A time to lobby

Since the surprise election result, the last couple of months have involved a fair bit of lobbying of the new government to ensure they stick to their pre-election promises.

This started with the mass Speak Up lobby on 17 June organised by the Climate Coalition, where 9000 people lobbied 330+ MP’s, and culminated in meeting our local MP David Gauke, and getting a letter back from Lord Bourne at the Department for Climate Change.  They talk a good talk, but actions speak louder than words, and the extensive cut-backs to support for a clean energy future do not look good at all.  I find myself swaying from optimism about what we can do locally and the technology coming through, to concern and even anger at the lack of political will to lead.Speak_Up Prior to 17 June, I obediently got in touch with David Gauke’s office following the suggestion on the Climate Coalition website after I signed myself up for the lobby.  I got a fairly timely response, informing me that Mr Gauke would meet me and other constituents within the lobby of the Houses of Parliament.

The day arrived, without my having found time to prepare hugely.  I got on a train with Nigel Crawley from Tring, and we discovered that neither of us really knew what was going on.  We ended up following a blob on a digital map that was over the wrong place, but did just about get to Westminster with enough time to get through security before the meeting.

Only we talked to one of the organisers, who informed us that too many people had turned up to fit in the lobby, and we should make our way round to the other side of the river, where everyone was gathering waiting for MPs to be shuttled over on rickshaws.  It took us a lot of walking up and down before we found out that our South West Herts constituency was lumped in with the East Anglia region, and a few more fellow South West Hertsonians joined us.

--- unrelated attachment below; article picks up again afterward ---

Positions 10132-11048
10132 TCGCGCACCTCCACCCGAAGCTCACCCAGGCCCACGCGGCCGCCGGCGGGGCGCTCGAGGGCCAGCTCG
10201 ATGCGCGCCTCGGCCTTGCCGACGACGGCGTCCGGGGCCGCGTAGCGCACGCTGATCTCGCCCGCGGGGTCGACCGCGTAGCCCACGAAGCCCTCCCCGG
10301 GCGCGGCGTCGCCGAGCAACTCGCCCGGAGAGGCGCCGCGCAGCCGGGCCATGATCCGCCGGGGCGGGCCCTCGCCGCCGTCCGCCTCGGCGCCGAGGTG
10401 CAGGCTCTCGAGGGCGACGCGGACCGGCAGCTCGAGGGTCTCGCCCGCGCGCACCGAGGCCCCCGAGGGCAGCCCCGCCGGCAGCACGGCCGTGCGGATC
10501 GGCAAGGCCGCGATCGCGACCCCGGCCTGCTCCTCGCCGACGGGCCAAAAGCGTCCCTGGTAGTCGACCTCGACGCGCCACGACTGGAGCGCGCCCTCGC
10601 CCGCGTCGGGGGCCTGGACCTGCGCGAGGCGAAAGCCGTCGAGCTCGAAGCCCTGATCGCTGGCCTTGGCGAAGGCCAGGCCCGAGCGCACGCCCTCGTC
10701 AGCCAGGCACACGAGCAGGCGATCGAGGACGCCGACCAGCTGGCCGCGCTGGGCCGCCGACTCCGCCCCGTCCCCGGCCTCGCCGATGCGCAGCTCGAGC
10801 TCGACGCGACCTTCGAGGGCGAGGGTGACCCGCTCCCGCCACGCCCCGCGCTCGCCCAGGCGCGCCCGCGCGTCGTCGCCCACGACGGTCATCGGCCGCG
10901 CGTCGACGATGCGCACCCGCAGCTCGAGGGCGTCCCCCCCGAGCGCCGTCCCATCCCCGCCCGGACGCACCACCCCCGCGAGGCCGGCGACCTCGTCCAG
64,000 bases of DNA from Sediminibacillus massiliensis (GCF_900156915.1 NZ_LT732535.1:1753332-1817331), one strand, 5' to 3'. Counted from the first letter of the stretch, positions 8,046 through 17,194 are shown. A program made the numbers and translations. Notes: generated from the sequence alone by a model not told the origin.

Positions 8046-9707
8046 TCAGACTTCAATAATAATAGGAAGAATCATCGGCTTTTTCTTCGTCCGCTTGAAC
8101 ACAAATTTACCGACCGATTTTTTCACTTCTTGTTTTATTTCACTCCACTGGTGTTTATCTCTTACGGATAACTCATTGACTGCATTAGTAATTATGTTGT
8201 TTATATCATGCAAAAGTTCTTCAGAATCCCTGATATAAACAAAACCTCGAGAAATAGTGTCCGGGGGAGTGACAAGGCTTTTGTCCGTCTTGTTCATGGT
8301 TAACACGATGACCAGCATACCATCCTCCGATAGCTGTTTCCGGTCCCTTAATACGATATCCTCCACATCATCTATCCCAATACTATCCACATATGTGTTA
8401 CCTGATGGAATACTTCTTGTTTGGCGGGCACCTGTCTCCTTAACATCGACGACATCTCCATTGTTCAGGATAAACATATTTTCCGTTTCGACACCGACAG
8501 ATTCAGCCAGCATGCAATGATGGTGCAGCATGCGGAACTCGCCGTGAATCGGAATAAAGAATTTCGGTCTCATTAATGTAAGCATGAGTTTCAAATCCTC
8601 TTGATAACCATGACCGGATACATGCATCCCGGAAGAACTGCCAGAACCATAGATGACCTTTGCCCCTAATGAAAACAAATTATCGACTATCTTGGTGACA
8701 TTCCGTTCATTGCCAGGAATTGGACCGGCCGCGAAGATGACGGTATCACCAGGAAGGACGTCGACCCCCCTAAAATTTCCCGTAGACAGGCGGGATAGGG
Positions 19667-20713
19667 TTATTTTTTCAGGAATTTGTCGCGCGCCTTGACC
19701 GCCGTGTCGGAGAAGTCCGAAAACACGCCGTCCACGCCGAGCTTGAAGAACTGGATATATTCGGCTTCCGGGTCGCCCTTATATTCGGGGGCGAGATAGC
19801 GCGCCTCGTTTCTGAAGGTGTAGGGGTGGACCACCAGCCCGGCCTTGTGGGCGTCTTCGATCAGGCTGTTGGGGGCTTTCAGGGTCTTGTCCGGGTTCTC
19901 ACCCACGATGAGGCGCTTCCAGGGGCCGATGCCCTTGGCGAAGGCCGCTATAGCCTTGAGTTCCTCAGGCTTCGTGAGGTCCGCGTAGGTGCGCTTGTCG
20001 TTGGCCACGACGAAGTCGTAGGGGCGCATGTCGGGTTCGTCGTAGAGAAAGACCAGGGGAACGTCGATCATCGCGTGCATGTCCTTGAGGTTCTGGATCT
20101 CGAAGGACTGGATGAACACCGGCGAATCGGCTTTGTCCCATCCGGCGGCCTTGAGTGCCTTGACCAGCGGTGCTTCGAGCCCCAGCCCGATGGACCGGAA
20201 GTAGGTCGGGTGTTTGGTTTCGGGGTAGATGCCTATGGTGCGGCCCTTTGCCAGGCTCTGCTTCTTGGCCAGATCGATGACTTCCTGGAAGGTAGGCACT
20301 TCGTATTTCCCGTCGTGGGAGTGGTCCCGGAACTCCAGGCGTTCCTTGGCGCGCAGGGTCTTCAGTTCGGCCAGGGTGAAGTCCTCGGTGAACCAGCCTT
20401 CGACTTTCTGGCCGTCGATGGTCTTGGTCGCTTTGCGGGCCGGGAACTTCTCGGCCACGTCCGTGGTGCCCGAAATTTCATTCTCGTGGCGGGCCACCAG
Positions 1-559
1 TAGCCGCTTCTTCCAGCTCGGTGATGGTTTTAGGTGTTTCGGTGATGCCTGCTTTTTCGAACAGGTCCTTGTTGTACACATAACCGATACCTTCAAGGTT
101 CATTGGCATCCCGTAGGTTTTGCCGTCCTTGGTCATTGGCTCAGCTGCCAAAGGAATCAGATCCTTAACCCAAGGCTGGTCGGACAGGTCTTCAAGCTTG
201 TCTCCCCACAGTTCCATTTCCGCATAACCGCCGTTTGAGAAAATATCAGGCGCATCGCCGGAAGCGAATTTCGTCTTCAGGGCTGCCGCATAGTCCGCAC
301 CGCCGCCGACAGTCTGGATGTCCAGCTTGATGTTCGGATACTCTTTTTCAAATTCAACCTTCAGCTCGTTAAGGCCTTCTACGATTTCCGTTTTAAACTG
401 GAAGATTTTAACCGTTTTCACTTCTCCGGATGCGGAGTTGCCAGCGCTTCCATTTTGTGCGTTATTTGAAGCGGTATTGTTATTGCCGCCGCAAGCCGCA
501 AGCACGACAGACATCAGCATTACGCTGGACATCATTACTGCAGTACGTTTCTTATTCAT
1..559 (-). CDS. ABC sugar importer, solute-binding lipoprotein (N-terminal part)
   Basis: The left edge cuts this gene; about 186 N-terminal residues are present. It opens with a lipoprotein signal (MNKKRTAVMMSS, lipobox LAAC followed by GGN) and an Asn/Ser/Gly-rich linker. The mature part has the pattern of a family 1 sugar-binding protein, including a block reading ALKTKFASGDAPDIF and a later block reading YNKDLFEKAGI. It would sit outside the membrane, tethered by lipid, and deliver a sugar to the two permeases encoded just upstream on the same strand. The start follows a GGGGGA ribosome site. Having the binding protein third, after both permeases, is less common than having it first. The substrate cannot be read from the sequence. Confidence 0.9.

I had left a few messages with Gauke’s office to say there were too many of us to meet him in the building, and he should get himself out on a rickshaw.  I was a little disappointed that not everyone I was expecting turned up.  I needn’t have worried – they had got there earlier, and been directed inside (they wrote a beautiful account).  We should have gone in when we had the chance.  But I think it was fate.

I had to shoot off before the end to meet some potential partners in a sizeable local solar farm, bumping into Andy Burnham, challenger in the Labour leadership contest, en-route.  He was waiting in his very shiny shoes at Westminster tube station.  I used my well-rehearsed and perfected routine for talking to famous people – say hello, confirm their name, say “you don’t know who I am” and introduce yourself, then start up a natural conversation.  We talked about the lobby event and climate policy in general.  He said he hadn’t made it to the lobby, but had a lot of sympathy with the aims.  He told me one of the policies he is standing for as leader is a moratorium on fracking, and described the Conservative policies on onshore wind as “insane, pure insanity”.  When the tube train pulled in, I made sure to get on at a different door to avoid over-staying my welcome.

Given Gauke missed out on an earful from me, the following Thursday I phoned his office to arrange to meet him at an MP surgery.  The following day I was cycling to Tring through the rain to see him.  I had a much more prepared message for him, to find out about their apparently self-contradictory policies and suggest that they should take more leadership in persuading their supporters to give their support for effective climate policy.

More on how that went in a few days…

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